Former royal staff member says Prince Andrew was ‘always most troublesome’

A former royal household staff member has claimed that Prince Andrew was “always the most troublesome” royal.

Evelyn Muir-Bell, 103, worked for the Royal Household in Windsor Castle for over 20 years between 1973 and 1995.

Muir-Bell, who lives in Cirencester, added that her family had a long history of working for the royal family, as her father-in-law was superintendent of the mews and taught Queen Elizabeth II and Princess Margaret to ride horses.

Muir-Bell received a letter of thanks in 1992 after she “stayed all day and all night” to help save the paintings and china at Windsor Castle after a fire broke out that year, a year the Queen later referred to as her “annus horribilis”.

“I did my best to do as I was told,” Muir-Bell said, adding that the Queen had “graciousness” and that Her Majesty was a really “nice person”.

Muir-Bell, who was the manager of Windsor Castle’s China Museum, said that she remembers telling a young boy off for picking up the china she was charged with looking after.

It was only later that she realised this boy was Prince Andrew: “Andrew was always in trouble because he left his towels lying around,” she said.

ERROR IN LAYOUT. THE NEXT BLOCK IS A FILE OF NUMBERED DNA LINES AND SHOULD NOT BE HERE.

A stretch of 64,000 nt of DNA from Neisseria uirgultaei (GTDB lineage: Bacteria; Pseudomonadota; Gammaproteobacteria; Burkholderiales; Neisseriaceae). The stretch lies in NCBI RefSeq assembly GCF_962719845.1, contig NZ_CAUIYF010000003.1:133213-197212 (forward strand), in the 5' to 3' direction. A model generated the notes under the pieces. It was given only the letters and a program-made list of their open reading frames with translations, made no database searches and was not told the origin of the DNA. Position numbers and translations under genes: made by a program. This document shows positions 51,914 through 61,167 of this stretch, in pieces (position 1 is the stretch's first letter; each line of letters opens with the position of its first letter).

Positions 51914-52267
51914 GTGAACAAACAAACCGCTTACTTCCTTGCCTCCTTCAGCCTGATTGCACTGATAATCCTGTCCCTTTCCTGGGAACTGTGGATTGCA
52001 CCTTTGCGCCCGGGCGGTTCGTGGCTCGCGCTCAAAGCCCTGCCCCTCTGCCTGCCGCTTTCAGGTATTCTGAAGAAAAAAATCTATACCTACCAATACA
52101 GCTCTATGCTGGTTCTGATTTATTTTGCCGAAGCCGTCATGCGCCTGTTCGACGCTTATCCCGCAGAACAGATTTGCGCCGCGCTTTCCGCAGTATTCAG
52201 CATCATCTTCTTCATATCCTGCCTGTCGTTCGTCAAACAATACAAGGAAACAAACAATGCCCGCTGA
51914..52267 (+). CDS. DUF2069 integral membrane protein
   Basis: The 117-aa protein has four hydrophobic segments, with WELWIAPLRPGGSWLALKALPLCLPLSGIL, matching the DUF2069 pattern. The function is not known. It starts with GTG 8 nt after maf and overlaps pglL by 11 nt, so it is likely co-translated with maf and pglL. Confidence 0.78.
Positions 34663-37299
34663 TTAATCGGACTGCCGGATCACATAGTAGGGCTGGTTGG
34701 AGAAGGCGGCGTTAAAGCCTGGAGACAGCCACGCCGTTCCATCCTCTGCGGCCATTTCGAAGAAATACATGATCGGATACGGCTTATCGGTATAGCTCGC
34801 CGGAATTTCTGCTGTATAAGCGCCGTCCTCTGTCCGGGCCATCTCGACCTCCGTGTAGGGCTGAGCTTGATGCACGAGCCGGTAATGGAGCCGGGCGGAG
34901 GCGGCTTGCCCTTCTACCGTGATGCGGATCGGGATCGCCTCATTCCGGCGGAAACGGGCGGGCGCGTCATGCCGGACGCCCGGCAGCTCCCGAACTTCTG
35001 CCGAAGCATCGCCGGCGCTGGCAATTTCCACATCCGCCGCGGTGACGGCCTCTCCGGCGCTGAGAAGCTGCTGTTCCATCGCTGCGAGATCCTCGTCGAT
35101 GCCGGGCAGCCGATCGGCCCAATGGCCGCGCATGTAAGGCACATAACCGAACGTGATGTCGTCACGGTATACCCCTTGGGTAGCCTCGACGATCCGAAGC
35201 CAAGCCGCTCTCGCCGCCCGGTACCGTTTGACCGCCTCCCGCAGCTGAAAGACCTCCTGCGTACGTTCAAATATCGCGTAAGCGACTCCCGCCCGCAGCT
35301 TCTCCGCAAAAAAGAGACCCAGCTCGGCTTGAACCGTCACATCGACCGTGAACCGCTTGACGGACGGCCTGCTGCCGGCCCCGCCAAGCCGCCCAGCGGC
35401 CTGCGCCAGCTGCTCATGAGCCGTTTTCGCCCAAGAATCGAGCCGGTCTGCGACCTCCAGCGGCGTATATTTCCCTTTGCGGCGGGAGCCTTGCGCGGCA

Evelyn Muir-Bell in the 1950’s. Evelyn was manager of the China Museum in Windsor Castle. (Joseph Walshe SWNS)
Evelyn Muir-Bell in the 1950’s. Evelyn was manager of the China Museum in Windsor Castle. (Joseph Walshe SWNS)

She added that “all household thought the real princess was Anne”.

Muir-Bell has dementia but recalls some of her royal experiences. Her family said that, due to the disease, she is occasionally unaware of the Queen’s death, but was saddened to hear about it at the time.

Muir-Bell also recalled that Prince Philip would give gifts to the household at Christmas and would often ask what people wanted.

Evelyn just turned 103 (Joseph Walshe SWNS)
Evelyn just turned 103 (Joseph Walshe SWNS)

When Muir-Bell once asked for plastic plates and bowls to use with her grandchildren, she said the Queen thought this was a “sterling idea” as they looked like china but didn’t break.

These plates and bowls remain in Muri-Bell’s family today and are being used by her great-grandchildren.